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Easy as Cupcake: Get Cadmium out of Kids' Jewelry

Posted on Aug 27, 2010 | Comments (1)
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In the seventh story of our ongoing series, "Independence from Toxic Chemicals," Ryan Berghoff reports on why California should get the Cadmium out of children's jewelry.

Senator Fran Pavley’s bill, SB 929, which  sets strict limits on the use of cadmium in children’s jewelry, recently passed the California Senate with a large majority vote (26-10) and is now on its way to the governor for his signature. At the present time, federal law restricts cadmium, a known carcinogen, only in painted toys. There are currently no restrictions on the use of cadmium in children’s jewelry, and recent reports show that some jewelry has high concentrations of cadmium. 

Earlier this year, the Center for Environmental Health found a children’s necklace with a delicious-looking cupcake pendant that was 75 percent cadmium. Cadmium is a heavy metal that can cause cancer, developmental problems, and genetic damage, which is why it is crucial that it not be used in children’s jewelry. 

Specifically, Senator Pavley’s bill would prohibit a person from manufacturing, shipping, selling, offering for sale, or offering for promotional purposes children’s jewelry that contains any component or is made of any material that is more than 0.03% cadmium by weight. The tests that California’s Department of Toxic Substances Control currently uses to measure the amount of lead in jewelry can also measure cadmium and other metals.  Additionally, the bill authorizes DTSC to regulate cadmium in children’s jewelry as a product category under the Green Chemistry Program.

In 2006 Senator Pavley authored a law that set strict limits on the use of hazardous levels of lead, a powerful neurotoxin, in jewelry. In 2008, because of mounting nationwide concerns, the federal government set standards to limit the lead content of all children’s products, including jewelry.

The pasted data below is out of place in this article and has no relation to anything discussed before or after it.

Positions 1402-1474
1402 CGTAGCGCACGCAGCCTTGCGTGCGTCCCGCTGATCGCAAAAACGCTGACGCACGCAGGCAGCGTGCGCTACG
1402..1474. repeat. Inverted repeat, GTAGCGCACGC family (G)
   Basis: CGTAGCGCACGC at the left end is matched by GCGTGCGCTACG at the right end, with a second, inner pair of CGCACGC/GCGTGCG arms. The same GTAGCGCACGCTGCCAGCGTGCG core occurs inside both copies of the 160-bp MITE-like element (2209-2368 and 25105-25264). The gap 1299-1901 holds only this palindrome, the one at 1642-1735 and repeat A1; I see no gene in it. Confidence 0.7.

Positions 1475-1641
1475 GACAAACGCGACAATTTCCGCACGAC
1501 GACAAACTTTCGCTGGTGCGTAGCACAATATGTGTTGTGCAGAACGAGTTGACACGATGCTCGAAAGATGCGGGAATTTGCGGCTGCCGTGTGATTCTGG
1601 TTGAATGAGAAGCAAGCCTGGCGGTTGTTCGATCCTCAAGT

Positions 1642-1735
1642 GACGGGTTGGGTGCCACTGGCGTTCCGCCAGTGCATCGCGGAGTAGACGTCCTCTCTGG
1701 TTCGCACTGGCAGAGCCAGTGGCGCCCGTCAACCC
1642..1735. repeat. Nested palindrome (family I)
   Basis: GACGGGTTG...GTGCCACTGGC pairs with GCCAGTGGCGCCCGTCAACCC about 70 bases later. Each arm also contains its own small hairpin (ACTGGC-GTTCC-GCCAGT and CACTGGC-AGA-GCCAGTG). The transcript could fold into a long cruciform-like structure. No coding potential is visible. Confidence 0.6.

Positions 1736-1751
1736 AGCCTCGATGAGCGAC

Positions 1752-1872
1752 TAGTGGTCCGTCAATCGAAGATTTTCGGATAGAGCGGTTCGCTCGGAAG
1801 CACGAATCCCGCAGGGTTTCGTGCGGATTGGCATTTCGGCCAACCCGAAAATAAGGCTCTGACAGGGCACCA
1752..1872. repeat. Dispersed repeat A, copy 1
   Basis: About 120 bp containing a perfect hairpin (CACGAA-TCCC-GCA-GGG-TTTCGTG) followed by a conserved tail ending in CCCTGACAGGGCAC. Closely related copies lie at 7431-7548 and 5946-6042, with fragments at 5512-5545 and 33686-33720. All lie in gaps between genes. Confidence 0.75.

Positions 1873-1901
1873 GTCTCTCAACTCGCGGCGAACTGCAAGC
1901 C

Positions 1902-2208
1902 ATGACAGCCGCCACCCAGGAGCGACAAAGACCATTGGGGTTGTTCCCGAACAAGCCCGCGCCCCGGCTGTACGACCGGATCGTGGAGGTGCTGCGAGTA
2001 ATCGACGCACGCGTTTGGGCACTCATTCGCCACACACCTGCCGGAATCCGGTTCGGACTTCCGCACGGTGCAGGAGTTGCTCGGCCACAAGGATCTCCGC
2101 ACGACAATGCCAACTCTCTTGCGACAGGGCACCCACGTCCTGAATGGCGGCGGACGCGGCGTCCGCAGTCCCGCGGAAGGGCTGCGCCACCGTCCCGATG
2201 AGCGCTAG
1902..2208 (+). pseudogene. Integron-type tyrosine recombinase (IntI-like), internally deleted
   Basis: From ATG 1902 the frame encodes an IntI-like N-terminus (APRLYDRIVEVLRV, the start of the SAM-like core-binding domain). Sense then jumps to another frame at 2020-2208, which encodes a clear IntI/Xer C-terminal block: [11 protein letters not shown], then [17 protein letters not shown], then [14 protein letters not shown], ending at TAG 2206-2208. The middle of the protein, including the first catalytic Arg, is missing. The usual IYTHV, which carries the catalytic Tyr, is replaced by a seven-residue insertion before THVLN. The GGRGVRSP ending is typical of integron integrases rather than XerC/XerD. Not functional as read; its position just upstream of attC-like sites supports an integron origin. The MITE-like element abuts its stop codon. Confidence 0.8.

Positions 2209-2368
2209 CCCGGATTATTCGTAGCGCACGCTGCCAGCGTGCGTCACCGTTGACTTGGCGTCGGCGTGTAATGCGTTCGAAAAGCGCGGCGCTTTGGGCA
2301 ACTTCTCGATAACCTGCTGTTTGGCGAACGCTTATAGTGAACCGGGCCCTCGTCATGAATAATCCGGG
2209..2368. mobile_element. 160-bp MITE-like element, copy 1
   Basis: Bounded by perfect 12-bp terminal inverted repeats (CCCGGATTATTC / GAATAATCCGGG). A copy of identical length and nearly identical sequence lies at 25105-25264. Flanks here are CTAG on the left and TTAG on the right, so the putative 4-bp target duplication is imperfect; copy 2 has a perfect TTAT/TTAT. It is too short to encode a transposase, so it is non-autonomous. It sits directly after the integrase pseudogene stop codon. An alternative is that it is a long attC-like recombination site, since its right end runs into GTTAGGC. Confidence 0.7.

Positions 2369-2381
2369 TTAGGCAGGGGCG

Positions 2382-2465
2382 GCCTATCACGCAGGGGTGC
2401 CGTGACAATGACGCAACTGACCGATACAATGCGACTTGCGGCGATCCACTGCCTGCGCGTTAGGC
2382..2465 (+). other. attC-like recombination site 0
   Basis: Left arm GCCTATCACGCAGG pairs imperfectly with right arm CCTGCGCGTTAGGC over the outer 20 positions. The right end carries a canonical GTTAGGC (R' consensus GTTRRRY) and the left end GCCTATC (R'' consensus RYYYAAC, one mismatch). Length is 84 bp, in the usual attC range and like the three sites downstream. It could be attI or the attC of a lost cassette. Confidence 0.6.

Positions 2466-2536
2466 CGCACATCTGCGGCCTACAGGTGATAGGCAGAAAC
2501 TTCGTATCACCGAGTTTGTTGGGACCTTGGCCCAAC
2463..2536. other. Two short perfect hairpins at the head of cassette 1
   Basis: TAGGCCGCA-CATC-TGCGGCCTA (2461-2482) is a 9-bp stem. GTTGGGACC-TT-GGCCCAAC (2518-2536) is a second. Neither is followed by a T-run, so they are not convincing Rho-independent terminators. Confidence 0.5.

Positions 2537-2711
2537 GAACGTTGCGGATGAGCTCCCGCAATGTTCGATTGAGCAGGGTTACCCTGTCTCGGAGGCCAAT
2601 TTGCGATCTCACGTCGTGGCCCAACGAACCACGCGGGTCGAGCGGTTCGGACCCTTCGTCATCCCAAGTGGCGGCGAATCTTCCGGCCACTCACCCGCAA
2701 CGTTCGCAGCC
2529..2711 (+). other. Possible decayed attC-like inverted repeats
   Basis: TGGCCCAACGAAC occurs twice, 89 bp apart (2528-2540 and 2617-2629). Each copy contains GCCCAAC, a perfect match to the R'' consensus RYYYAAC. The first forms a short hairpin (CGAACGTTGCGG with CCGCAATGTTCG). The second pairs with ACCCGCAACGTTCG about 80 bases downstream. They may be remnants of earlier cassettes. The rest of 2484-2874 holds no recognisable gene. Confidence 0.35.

In January, the Associated Press released the results of its investigation on the use of cadmium in jewelry and found that some foreign manufacturers were replacing one dangerous metal (lead) with another (cadmium).  Some of the pieces tested had concentrations as high as 90 percent cadmium. Cadmium is a soft metal used in batteries, pigments, electroplating, plastic, and alloys. It currently ranks No. 7 on the U.S. Centers for Disease Control and Prevention’s priority list of 275 most hazardous substances in the environment. It is a known carcinogen and causes an array of reproductive problems and like lead, cadmium may cause developmental problems in young children.

“It’s a shame that jewelry makers are using a loophole in the law to harm our children,” said Senator Pavley. “There is absolutely no excuse for manufacturers to use this dangerous agent in products for kids.”

Washington, Connecticut, Illinois and Minnesota have all already passed restrictions on cadmium in jewelry while five additional states have introduced bills, including California’s SB 929.

Passing this bill will enhance the safety of California’s children as well as promote chemical reform across the nation. It is critical that California lead the way in chemical policy reform in order to set an example for the rest of the nation. Passing this bill will be a huge accomplishment, but there is still more work to be done, and California is working to ensure a stronger Green Chemistry Initiative as well as better TSCA (Toxic Substance Control Act) reform.

Ryan Berghoff is a recent graduate from the Society and Environment program at the University of California Berkeley and is an intern at the Center for Environmental Health.

Comments on this post

Thank you, Governor Schwarzenegger, for signing this important piece of legislation and protecting kids health.